Please say it isn’t so, Associated Press.
Please say it was just an April Fool’s joke, that the usually wise, enlightened and caring folks in New York who prepare the book that serves as the bible for writing style really weren’t serious.
Please say they were just joshing when they declared from now on “over” is perfectly acceptable in place of “more than” when crafting a sentence. You had your laughs, now let’s get serious.
“Over” is a wonderful and much sought-after prefix, especially when you want to express a thought or an idea to an excessive degree. But that doesn’t give a green light for anyone to get overzealous about its use and cause some old-timers to become overwrought.
The voices of the nuns, who taught us from the first to third grades, and the brothers, who picked us up from the fourth grade on, ring as loudly in our ears today as they did in those yesterdays: “You go over the bridge to get to your grandmother’s house.” And then they would add, “You pay more than 50 cents in toll to get across the bridge.”
Even preteens could understand the logic of their explanations. If you couldn’t, there was always the instrument of encouragement, the dreaded foot-long ruler, or in some cases, the yard-long ruler. Perhaps we ought to send one of each to the AP headquarters.
But, of course, that was long before we started communicating with letters instead of words on mobile devices; long before lazy language was deemed OK; long before the love for and the appreciation of the power of words started disappearing in too many classrooms.
Now, thanks to our friends at AP, one more blow has been delivered to the softening belly of written and verbal communication. Is this the kind of change that news organizations, print, broadcast and online, pay millions for each year? If so, where is the rebate?
Wasn’t it bad enough when a cigarette commercial, years ago, allowed and persuaded people to substitute “like” for “as” or “such as” with impunity? And even made it fine for so many teenagers everywhere to spice their vocabulary with “like” every three or four words they utter.
Will we give our blessing to sportswriters who constantly refer to athletes who make the All-America teams as All-Americans? A wonderful mentor, the late Furman Bisher, a legendary columnist and sports editor in Atlanta, would scream from his office: “Everyone in this room are all Americans. But none of us have made any All-America team.”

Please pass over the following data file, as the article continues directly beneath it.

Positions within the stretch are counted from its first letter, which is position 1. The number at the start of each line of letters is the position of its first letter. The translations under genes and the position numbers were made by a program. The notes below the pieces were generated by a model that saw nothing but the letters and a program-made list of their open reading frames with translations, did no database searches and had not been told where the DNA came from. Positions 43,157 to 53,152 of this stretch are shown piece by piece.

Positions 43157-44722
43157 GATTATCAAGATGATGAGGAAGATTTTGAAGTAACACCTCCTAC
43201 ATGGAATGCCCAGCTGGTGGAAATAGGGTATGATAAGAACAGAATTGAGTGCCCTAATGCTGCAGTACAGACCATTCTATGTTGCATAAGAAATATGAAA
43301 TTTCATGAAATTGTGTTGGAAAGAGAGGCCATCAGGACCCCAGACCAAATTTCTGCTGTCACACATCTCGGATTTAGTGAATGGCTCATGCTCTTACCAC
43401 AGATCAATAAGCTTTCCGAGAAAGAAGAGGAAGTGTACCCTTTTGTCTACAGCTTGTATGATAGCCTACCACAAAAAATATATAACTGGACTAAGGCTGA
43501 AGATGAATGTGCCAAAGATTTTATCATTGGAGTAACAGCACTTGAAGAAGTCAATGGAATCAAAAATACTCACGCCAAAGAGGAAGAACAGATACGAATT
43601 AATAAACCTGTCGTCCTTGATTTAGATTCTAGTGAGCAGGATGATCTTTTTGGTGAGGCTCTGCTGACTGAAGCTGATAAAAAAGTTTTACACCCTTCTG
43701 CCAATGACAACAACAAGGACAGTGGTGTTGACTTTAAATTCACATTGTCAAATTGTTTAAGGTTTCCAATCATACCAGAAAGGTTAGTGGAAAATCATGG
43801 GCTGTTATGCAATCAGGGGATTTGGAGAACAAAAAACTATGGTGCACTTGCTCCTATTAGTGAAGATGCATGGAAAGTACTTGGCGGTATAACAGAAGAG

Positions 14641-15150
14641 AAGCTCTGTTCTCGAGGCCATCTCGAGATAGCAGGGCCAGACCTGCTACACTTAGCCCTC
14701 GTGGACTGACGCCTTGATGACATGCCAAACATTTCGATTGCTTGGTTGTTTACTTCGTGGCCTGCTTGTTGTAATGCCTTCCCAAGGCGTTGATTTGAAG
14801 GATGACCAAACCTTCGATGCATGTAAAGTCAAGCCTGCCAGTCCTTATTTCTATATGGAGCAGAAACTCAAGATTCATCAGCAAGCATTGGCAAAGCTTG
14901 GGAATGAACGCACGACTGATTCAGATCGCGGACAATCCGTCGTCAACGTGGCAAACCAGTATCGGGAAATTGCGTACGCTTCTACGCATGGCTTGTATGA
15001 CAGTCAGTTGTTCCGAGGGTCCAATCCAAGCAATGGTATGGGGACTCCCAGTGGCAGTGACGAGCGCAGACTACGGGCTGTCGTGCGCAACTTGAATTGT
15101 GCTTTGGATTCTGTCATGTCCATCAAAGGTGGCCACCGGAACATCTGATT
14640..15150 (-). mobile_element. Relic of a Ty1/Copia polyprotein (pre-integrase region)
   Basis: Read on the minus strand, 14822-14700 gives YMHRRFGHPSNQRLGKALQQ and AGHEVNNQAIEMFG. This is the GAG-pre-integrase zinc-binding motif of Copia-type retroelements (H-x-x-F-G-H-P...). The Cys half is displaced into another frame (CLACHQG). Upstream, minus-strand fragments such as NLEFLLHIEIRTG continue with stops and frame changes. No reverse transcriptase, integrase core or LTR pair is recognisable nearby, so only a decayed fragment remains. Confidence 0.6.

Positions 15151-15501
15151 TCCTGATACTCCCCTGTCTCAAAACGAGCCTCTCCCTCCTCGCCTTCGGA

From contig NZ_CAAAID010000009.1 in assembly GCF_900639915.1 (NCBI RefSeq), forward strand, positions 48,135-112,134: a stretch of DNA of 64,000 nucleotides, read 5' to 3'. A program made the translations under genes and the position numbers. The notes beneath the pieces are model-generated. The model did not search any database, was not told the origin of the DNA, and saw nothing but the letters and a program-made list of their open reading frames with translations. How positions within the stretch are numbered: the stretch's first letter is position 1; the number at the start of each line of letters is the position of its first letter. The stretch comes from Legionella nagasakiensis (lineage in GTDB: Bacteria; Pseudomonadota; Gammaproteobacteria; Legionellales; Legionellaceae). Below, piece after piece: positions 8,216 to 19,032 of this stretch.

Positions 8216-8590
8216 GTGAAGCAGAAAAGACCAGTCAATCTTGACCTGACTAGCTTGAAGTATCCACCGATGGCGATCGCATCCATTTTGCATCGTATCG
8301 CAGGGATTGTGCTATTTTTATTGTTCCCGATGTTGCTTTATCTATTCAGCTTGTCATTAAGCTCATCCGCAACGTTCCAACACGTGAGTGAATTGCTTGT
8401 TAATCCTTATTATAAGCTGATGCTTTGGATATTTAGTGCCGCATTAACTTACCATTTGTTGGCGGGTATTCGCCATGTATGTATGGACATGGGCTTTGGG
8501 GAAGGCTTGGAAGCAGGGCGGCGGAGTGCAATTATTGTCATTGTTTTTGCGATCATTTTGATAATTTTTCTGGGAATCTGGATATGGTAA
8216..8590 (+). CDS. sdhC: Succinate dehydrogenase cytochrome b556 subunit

Will it be just dandy to write or say, as is so commonly seen and heard, “try and” in a sentence as opposed to the correct “try to?”
Examine the difference in these examples:
“I am going to try and make AP change its policy on the use of ‘over.’ ”
“I am going to try to make AP change its policy on the use of ‘over.’ ”
As it says in the song, “Conjunction Junction, what’s their function? I’ve got and, but, and or. They’ll get you pretty far. And! That’s an additive, like this and that.”
Then later in the lyrics, “Conjunction Junction, what’s your function? Hooking up two boxcars and making ’em run right. Milk and honey, bread and butter, peas and rice.”
Certainly not try and make, no matter hard you try to make it right.
Maybe you are mumbling, who cares? It’s nothing more than just a word here and a word there, a phrase here and a phrase there, and, heck, we only have 140 characters to work with in the first place. Besides, the Internet dictionary now shows more than among the 20 listed definitions for over. And you dare challenge the Internet?
So, chill out. The sun will come up tomorrow and, if we are lucky, we can go over the bridge to visit grandmother.
Gregory Favre is the former executive editor of the Sacramento Bee and retired vice president of news for The McClatchy Co.